“A Time for Speaking”


“A Time for Speaking”

From the desk of Rabbi David Lyon

A week ago, before the funeral for George Floyd, I urged us to listen. It was the right thing to do. Religious leaders who reached out to African American leaders for support as speakers in their own congregations were rebuffed. It wasn’t time for Black leaders to serve anyone but their own congregants, families and neighbors. And, we needed to step back or stand with them.

On Tuesday, I stood with Abbie Kamin, our City Council member representing District C, who invited me to attend Mr. Floyd’s funeral. The emotional funeral service was an overwhelming celebration of life amid palpable grief. Hours of gospel rock music, passionate words and eulogies, and personal rituals, only partially compensated for the incident of their loved one’s death. Now, 8 minutes and 46 seconds have become a symbol of time that stole their loved one’s breath and life. It also became symbolic of the age-old struggle of systemic racism that came down to this precise moment in time that cannot ever be rewound. Now it is time for speaking.

On Wednesday, a flurry of online and phone conversations began with faith and business leaders in Houston. Extending the reach of familiar efforts to build relationships across communities, specific plans are being made to be intentional about real change in our city. Work will begin immediately to address systemic racism and focus on steps that are sincere and enduring. For years, I’ve worked side-by-side our city’s senior faith leaders; I can attest to our shared passion to make a difference.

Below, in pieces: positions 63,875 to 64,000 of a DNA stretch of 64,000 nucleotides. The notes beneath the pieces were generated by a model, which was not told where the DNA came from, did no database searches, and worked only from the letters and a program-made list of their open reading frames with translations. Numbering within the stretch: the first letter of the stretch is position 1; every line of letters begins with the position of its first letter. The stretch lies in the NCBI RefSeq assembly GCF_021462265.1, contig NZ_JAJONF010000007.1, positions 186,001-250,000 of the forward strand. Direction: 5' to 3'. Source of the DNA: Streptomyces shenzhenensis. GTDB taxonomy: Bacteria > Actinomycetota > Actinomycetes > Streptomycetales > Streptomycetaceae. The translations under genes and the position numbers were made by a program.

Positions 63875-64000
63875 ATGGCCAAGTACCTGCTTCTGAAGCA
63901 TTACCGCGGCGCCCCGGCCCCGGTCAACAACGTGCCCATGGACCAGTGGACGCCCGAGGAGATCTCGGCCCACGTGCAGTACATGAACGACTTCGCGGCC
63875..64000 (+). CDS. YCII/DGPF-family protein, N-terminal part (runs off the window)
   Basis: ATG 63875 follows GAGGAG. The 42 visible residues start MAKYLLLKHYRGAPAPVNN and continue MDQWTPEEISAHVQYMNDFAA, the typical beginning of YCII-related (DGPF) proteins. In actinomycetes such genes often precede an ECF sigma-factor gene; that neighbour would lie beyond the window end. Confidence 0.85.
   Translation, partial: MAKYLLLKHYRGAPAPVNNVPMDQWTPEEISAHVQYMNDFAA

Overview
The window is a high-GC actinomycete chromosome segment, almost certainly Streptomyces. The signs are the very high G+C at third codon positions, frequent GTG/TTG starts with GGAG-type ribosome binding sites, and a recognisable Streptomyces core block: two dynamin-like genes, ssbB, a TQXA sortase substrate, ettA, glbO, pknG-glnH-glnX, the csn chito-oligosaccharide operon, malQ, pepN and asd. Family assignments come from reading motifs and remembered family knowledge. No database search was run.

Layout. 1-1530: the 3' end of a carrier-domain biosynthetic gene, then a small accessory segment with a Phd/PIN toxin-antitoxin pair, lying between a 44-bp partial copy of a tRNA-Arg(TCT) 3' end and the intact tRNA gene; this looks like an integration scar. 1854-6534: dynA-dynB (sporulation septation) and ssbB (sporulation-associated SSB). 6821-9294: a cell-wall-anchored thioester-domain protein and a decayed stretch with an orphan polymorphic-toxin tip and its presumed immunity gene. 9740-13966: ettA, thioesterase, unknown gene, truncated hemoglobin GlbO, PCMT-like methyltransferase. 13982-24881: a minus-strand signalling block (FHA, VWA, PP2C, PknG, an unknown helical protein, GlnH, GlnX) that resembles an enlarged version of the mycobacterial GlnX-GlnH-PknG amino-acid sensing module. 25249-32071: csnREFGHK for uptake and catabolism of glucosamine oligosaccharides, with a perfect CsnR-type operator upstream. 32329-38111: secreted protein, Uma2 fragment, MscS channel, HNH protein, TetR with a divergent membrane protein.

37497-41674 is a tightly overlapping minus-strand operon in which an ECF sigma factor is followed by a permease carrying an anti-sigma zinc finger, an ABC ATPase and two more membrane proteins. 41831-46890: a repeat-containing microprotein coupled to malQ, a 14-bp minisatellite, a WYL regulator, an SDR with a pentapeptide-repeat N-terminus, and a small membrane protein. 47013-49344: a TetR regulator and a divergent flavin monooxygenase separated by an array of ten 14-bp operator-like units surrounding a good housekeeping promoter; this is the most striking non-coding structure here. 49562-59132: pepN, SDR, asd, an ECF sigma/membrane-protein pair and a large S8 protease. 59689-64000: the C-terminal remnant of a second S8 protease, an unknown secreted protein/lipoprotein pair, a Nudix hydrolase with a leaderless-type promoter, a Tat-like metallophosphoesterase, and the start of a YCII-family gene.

Congregation Beth Israel will extend its familiar reach, too, as we seek the very best for our city in the future just as we’ve done in the past. Rabbi Samuel Karff, who served as senior rabbi from 1975-1999, remains highly respected for the paths he paved for all peoples in Houston, especially the underserved and unprotected. He was often joined by his colleagues in faith, Rev. Bill Lawson of Wheeler Avenue Baptist Church, and Archbishop Joseph Fiorenza of the Catholic Diocese of Galveston-Houston. Known affectionately as the “Three Amigos,” they are still a formidable and resilient trio. It’s out of respect for them that, though they still carry the torch, we must keep the light burning for justice, mercy and peace.

Please look for emails and updates about how we can make a difference. Please respond to the call to join me and partners in faith as we strive to understand our histories, lift up the fallen who have been held down, and live up to our best human instincts to build a better future for all.

As Shabbat enters our homes and hearts, let us be grateful for what past generations have done for us so that we might enjoy this day. Let us be humble and not haughty when we admire how far we have come and what we can do. Let us be hopeful for others and serve them according to their needs. Let us celebrate milestones along a new road where equality and inclusion are the stones beneath our feet and justice and peace are our destination.

From my family to yours, Shabbat Shalom,

“A Time for Speaking” 3